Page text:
The law also permits "reasonable administrative costs," "the costs of maintaining the civil action" and "reasonable attorney's fees" to be collected.2 In sum, a successful civil lawsuit over a bad check could lead to (1) three times the face value of the check, (2) administrative costs (bad check fees), (3) attorney’s fees, (4) and any court costs in maintaining the action.

    It is important to note these claims for money for bad checks are not automatic. Ohio law requires the plaintiff to provide a written statement to the person(s) who wrote the bad check. In order to possibly recover the above-described damages in a civil action, the recipient of the bad check must ask in writing for payment at least 30 days prior to suing. This request must be sent via certified mail and contain the following:

    (1) The willful property damage or theft offense that the person allegedly committed;

    (2) That, if the person makes payment of the amount specified in the demand within thirty days after its service upon the person or enters into an agreement with the property owner during that thirty-day period for that payment and makes that payment in accordance with the agreement, the person cannot be sued by the property owner in a civil action in relation to the willful property damage or theft offense;

    (3) That, if the person fails to make payment of the amount specified in the demand within thirty days after the date of its service upon the person and fails to enter into an agreement for that payment with the property owner during that thirty-day period or enters into an agreement for that payment with the property owner during that thirty-day period but does not make that payment in accordance with the agreement, the person may be sued in a civil action in relation to the willful property damage or theft offense;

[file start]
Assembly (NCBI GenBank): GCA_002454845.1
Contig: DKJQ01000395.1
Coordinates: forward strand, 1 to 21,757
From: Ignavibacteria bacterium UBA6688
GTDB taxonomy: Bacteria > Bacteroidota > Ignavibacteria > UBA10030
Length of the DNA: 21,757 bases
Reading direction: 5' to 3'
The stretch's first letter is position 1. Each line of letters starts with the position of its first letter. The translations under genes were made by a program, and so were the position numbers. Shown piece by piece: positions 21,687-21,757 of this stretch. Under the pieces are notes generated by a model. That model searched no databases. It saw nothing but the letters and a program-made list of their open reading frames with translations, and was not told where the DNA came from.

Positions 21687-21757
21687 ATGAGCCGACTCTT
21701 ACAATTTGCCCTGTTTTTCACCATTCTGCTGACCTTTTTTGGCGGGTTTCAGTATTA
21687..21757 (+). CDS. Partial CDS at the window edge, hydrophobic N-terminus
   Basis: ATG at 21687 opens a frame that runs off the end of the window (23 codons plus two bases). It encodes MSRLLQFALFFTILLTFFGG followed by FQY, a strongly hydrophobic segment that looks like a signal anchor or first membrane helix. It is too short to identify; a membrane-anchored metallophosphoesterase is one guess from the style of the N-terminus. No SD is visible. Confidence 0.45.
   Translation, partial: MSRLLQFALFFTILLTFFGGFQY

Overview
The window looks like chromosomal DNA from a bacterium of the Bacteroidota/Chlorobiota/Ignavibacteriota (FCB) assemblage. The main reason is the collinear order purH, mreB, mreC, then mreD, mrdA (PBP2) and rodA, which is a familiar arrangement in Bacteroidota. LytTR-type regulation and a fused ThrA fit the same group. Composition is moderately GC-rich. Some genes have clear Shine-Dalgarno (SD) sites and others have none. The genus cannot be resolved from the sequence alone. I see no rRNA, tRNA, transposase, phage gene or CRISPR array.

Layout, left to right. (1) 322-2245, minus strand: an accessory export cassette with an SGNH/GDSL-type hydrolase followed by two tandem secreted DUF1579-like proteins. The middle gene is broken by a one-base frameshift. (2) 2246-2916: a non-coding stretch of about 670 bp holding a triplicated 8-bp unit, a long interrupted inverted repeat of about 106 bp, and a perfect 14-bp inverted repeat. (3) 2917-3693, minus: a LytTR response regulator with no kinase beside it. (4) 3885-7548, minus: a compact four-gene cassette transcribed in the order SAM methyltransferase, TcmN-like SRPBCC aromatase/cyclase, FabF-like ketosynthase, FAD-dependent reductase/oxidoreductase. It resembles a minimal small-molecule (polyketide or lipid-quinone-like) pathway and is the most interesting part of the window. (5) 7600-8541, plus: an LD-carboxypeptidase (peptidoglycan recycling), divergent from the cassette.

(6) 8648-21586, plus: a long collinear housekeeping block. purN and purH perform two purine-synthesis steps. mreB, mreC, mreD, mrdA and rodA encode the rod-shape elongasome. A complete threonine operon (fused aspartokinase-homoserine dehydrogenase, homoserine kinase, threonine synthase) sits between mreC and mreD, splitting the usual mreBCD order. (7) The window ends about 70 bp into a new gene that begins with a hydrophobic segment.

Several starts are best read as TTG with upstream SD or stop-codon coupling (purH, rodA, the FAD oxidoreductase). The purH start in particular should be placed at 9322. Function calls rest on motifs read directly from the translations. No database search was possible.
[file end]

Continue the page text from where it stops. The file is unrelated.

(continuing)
(4) The potential judgment that the person may be required to pay if the person is sued in a civil action in relation to the willful property damage or theft offense and judgment is rendered against the person in that civil action;

    (5) That, if the person is sued in a civil action by the property owner in relation to the willful property damage or theft offense, if the civil action requests that the person be required to pay the reasonable administrative costs, if any, of the property owner that have been incurred in connection with actions taken pursuant to division (A)(2) of this section, the cost of maintaining the action, and reasonable attorney's fees, and if the person prevails in the civil action, the person may recover from the property owner reasonable attorney's fees, the cost of defending the action, and any compensatory damages that can be proved.

    Failure by the bad check recipient to send the written request with all required information may result in forfeiting all claims for money and even in dismissal of the civil lawsuit.3

    Payment Options
    The law, under Ohio Revised Code 2307.61, provides one other way for the person who passed the bad check to avoid civil penalties. The bad check recipient cannot sue for the additional civil penalties if the person who passed the bad check sends full payment, or agrees to a payment plan covering the money owed, within the 30-day period after the notice was sent.

    An Attorney Can Help
    While the frustration and annoyance of having to deal with a bad check can cost a business owner considerable resources, fortunately, Ohio law does provide some relief. As the goal should be to have the bad check paid for in full as quickly as possible, the law provides leverage to help with this, so long as all parts of the law are followed correctly. Contact a commercial collections attorney today for additional information on this law and for aid in following each of these steps accurately.

    Andrew C. Voorhees is an attorney in the Commercial Collections Group of Weltman, Weinberg & Reis Co., LPA, which provides comprehensive collection, legal and collateral recovery services to companies with commercial accounts. He is a graduate of the University of Akron School of Law, and a member of the Ohio State Bar Association and Akron Bar Association. Mr. Voorhees has been selected for six consecutive editions of Ohio Rising Stars (2012-17) by Super Lawyers Magazine.

    1 Ohio Revised Code 2913.11(B)
    2 Ohio Revised Code 2307.61(A)(2)
    3 Ohio Revised Code 2307.61(C)